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Dale P. Bennett

Inducted October 2020

Citation:

In recognition of Dale P. Bennett for pioneering a global military training paradigm shift providing turnkey training solutions, an approach that delivered integrated, performance-based solutions focused on training outcomes – enhancing warfighter readiness at reduced cost and risk. His leadership was also essential to the development and fielding of the effective and affordable F35 training system. He is also recognized for more than 40 years of visionary leadership and customer-focused solutions with lasting impact to simulation and the MS&T industry and military training. His work as an executive at Lockheed Martin became a driving force for reinventing the way simulation was used. Additionally, Dale Bennett is recognized for his work in advancing visual simulation software for game-based training, and for his leadership during Operation Iraqi Freedom, providing a quick and effective convoy simulation program for the Army and Marine Corps to help save lives threatened by improvised explosive devices.

Biography:

Dale Bennett served in the U.S. Air Force and studied for his bachelor’s degree in engineering at the University of South Carolina-Columbia. He later received his master’s degree in engineering from John Hopkins University, and his MBA from the Sloan Fellows Program at the Massachusetts Institute of Technology (MIT).

Mr. Bennett became a systems engineer for Lockheed Marting in 1981 and worked his way up as he advanced through several assignments that contributed to the modeling, simulation and training (MS&T) community’s advancement and increased warfighter readiness. Projects he oversaw as an executive at Lockheed Martin advanced visual simulation software for game-based training and led to customer-focused solutions that continue to impact the MS&T industry years later.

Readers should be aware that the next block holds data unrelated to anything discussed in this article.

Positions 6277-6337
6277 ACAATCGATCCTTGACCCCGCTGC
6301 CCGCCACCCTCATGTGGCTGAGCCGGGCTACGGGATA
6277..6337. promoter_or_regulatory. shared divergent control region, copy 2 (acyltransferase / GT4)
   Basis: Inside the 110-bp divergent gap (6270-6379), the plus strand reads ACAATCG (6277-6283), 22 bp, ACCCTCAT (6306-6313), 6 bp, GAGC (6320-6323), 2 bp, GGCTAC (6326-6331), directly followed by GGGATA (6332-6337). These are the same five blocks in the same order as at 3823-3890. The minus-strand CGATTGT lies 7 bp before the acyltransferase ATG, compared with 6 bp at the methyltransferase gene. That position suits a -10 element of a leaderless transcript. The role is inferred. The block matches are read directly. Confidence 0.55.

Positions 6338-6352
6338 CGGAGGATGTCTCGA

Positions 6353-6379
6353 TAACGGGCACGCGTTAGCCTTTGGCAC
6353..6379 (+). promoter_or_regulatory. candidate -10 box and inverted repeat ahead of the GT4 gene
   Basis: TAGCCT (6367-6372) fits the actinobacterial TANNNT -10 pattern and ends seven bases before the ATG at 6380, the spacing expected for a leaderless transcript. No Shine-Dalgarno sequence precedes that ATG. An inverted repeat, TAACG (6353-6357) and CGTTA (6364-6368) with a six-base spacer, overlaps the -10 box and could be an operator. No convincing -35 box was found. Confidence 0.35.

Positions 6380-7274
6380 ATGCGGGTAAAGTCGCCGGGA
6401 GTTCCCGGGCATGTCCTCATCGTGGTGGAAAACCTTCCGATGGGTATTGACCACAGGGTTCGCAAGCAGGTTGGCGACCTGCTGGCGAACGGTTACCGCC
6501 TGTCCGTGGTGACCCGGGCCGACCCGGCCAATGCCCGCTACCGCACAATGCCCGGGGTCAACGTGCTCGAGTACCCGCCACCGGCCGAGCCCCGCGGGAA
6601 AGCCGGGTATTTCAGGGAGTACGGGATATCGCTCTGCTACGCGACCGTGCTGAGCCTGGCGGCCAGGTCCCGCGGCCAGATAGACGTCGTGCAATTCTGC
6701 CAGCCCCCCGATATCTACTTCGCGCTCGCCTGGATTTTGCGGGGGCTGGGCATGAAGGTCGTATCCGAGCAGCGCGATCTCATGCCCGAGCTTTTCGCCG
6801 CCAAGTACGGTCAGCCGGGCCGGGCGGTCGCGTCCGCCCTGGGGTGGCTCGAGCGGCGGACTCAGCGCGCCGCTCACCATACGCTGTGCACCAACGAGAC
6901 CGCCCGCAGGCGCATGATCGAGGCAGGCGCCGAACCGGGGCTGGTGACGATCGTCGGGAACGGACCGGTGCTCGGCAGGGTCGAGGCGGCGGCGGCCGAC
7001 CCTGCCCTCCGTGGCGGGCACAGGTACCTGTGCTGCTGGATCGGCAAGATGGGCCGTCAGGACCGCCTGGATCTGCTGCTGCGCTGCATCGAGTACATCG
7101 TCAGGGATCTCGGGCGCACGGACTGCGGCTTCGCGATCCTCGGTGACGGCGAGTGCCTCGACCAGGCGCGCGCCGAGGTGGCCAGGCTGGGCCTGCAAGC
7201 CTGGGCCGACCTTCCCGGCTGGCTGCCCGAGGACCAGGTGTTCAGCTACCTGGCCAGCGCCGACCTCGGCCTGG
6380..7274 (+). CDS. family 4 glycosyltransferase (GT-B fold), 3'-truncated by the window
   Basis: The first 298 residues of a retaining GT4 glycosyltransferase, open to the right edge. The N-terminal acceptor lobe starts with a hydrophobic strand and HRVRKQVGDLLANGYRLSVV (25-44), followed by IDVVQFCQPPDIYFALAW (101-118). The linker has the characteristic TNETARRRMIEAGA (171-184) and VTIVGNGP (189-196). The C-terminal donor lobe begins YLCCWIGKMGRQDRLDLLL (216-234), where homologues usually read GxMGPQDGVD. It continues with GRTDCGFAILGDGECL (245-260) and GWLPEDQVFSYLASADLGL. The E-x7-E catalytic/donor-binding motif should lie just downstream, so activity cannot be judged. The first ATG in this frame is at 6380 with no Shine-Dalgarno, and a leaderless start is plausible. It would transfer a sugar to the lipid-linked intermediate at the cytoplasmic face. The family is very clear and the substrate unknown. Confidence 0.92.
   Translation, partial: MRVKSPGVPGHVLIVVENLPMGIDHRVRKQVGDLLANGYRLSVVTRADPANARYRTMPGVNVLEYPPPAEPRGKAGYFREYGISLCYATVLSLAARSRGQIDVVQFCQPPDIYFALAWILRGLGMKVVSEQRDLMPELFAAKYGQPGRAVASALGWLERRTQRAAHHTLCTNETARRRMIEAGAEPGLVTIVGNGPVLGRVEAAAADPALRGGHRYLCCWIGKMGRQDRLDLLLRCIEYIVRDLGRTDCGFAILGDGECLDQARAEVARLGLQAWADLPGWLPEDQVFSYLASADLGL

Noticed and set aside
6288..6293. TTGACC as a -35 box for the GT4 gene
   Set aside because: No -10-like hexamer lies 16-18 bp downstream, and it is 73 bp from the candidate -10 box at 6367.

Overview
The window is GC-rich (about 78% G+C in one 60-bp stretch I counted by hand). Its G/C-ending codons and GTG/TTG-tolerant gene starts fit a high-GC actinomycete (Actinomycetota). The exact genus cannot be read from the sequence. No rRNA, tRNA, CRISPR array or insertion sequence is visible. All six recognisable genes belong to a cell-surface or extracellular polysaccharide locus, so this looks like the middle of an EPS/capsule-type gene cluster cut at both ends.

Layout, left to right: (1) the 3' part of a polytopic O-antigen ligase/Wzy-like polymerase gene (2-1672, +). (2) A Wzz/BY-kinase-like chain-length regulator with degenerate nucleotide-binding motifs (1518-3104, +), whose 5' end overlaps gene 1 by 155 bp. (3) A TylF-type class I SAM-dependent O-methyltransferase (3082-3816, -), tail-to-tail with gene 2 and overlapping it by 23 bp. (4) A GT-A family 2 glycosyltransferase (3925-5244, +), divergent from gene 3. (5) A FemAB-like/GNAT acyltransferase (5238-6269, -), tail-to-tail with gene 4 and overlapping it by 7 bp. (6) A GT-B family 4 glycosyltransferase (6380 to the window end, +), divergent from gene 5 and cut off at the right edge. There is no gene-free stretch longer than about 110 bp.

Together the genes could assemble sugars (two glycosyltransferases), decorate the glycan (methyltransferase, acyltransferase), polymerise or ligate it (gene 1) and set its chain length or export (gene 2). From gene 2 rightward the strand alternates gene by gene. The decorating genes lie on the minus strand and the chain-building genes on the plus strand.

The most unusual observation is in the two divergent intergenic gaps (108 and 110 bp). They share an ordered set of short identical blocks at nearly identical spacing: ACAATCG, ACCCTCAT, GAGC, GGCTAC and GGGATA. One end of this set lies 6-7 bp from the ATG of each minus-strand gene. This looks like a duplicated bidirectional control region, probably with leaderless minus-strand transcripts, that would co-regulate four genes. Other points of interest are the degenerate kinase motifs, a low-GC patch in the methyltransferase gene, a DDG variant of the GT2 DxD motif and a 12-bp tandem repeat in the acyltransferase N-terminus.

His team at Lockheed developed and fielded the F-35 Lightning II simulator. This “turnkey” training solution not only benefitted the American warfighters, but also allies in Israel, Japan and the U.K., among others. During Operation Iraqi Freedom, his team produced an effective convoy-based simulation program for the Army and Marines to increase safety against improvised explosive devices. The first prototype was completed in 60 days after Bennett learned of the need. Over 200,000 Soldiers and Marines received training on the simulator, with several previously deployed troops later crediting the simulator with saving their lives.

Mr. Bennett’s philosophy has always been: “It’s our responsibility on the industry side to bring solutions forward for the warfighter, so they can train like they fight. Our job is to train the warfighter to fully exploit the capabilities and tools we put in their hands to conduct their missions safely and come home to their families.”

He retired as an executive vice president after working for Lockheed Martin for over 38 years. Mr. Bennett is still actively involved with the company’s diversity and inclusion initiatives and has served as executive champion for Lockheed Martin’s relationship with MIT in its STEM development programs for underrepresented students.

 


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